Thursday, 2 February 2012

Smart Defence, Just Cuts or Genuine Reorganisation?

At his press conference after today's defence ministers' meeting broke up, Anders Fogh Rasmussen talked about the Smart Defence initiative he is pushing to make the most of diminishing resources available to NATO member states:
Today we also discussed Smart Defence. We agreed we have to make sure that every cent we spend delivers the maximum effect, with the maximum efficiency together. We have to decide what capabilities our Alliance needs. And we have to prioritise, specialise and cooperate, to make sure we can get them.
We have identified a number of areas where Smart Defence would make a real difference –  such as intelligence, surveillance and reconnaissance; logistics and maintenance; and training. Allies are discussing a number of projects which will deliver real improvements and make maximum use of the limited resources we have. By the time we meet in Chicago, I would expect us to have political agreement on a significant number of projects, as well as an approach for a longer term strategy, which sees Smart Defence at the hub of the way we do business.
Because economic hard times will come and go, but we always need security. And we need to stay serious about our security. 
This discussion comes notably against a background where the US has announced significant cuts in its presence in Europe. Allies are questiong exactly what it means that the US is planning to cut 2 out of 4 brigade combat teams remaining in Europe, as well as an air wing? Is the US cutting back its commitment to Article V and the defence of the Alliance? Some in the Baltic States and eastern Europe with the most pronounced fears about Russia might see it that way.  Or, at a time of budget cuts, is the US simply redeploying resources to places they are needed, recognising the reality that there is little to no chance of a land war being waged against NATO far into the future? (See the Chicago Times for a good discussion of the issue)There are concerns that less training time will mean less inter-operability, and that it will become more difficult to mount NATO operations in future.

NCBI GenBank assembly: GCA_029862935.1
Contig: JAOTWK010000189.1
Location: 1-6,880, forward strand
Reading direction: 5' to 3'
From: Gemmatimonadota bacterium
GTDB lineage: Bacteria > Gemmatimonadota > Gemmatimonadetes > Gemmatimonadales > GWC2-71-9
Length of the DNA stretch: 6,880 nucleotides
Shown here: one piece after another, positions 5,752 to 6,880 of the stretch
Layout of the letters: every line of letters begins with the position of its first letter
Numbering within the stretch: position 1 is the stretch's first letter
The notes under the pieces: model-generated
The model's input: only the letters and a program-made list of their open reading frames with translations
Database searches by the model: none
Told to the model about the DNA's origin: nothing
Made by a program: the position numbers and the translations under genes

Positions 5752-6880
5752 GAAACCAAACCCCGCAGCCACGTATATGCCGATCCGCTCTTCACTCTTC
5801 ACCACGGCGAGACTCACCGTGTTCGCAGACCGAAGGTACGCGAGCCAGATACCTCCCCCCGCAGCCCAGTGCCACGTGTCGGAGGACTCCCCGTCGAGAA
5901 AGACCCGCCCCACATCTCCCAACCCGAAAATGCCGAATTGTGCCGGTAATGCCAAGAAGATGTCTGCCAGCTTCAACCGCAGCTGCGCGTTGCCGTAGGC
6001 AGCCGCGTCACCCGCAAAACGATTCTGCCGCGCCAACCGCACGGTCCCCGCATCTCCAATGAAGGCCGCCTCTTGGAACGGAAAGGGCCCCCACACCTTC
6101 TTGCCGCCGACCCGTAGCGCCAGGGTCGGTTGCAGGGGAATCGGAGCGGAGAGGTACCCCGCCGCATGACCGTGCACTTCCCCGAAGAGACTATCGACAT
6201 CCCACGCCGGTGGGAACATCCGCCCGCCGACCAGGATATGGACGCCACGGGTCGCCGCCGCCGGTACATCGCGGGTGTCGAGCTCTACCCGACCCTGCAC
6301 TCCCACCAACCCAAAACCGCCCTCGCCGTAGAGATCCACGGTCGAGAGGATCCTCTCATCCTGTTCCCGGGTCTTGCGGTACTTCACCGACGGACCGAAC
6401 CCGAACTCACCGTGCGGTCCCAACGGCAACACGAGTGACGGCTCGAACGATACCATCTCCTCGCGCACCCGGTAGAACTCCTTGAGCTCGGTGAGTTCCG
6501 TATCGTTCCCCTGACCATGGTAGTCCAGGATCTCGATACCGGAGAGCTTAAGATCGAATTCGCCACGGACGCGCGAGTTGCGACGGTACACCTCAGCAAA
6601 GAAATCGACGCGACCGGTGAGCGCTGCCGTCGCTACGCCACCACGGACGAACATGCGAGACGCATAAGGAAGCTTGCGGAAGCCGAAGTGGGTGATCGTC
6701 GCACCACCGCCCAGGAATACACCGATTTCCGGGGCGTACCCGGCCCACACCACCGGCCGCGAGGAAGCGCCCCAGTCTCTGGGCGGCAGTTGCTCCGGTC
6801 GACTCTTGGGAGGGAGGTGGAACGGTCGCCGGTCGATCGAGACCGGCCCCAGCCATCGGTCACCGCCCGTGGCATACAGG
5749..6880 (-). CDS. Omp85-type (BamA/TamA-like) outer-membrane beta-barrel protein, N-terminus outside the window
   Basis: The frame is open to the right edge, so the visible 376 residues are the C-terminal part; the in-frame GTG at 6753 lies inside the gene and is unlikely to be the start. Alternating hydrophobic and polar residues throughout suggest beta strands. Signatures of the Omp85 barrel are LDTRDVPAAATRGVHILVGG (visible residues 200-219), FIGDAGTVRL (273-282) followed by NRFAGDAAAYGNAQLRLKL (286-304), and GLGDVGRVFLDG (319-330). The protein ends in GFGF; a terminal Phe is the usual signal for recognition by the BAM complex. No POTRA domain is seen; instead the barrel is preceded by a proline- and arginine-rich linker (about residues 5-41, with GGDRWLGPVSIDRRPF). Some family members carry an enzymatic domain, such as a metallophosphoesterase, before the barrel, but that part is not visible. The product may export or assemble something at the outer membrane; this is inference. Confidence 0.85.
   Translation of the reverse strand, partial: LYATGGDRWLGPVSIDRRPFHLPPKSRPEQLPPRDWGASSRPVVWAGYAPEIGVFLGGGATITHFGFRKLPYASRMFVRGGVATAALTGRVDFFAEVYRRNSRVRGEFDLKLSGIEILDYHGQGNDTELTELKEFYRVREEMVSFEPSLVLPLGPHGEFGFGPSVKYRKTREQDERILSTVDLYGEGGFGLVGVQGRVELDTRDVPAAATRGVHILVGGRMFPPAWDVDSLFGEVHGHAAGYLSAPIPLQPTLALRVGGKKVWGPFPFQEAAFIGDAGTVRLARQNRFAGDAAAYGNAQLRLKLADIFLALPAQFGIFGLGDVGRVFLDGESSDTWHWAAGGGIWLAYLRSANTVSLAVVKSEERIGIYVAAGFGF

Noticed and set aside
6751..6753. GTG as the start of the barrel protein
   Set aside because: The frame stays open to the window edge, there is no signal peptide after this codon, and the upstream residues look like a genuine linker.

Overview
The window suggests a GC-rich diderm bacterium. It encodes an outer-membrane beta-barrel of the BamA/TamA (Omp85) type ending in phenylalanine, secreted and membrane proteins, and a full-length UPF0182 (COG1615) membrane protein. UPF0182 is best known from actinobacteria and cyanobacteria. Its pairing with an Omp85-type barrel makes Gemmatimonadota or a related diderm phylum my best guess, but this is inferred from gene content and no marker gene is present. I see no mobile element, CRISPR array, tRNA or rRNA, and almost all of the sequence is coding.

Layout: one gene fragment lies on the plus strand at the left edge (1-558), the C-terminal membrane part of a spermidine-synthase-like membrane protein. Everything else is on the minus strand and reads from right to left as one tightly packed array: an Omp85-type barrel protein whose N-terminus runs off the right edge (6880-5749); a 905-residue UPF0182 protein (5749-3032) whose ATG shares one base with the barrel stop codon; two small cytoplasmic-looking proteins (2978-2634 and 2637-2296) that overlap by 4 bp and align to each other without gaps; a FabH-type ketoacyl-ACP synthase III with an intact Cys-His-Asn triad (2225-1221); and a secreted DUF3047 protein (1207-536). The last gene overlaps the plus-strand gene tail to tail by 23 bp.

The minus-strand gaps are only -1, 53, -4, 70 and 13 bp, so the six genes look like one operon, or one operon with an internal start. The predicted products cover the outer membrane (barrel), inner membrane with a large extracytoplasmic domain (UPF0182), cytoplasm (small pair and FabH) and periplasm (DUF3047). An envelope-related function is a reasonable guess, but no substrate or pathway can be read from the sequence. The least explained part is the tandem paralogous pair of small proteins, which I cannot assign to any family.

European nations should look to put their own house in order before being too critical of the US. Maintaining many separate defence budgets and overlapping military capabilities, NATO's European allies spend a large fraction of the US defence budget and yet get little for it. Greater budgetary and defence policy integration across Europe, even with significantly reduced expenditure across the continent, could actually leave European allies with more troops, more planes, more ships available for the defence of Europe or for the projection of power for peacekeeping or other purposes. Such a move by the Europeans would likely mean more coordination inside the EU, and would necessitate deeper EU/NATO cooperation. Political realities make that difficult. (The Tribune also ran a piece on a speech that Cathy Ashton, High Representative for Foreign Affairs and Security Policy made the other day)

So, now we wait for Chicago to see whether the Smart Defence initiative means anything, or whether NATO's drift in this area will continue.

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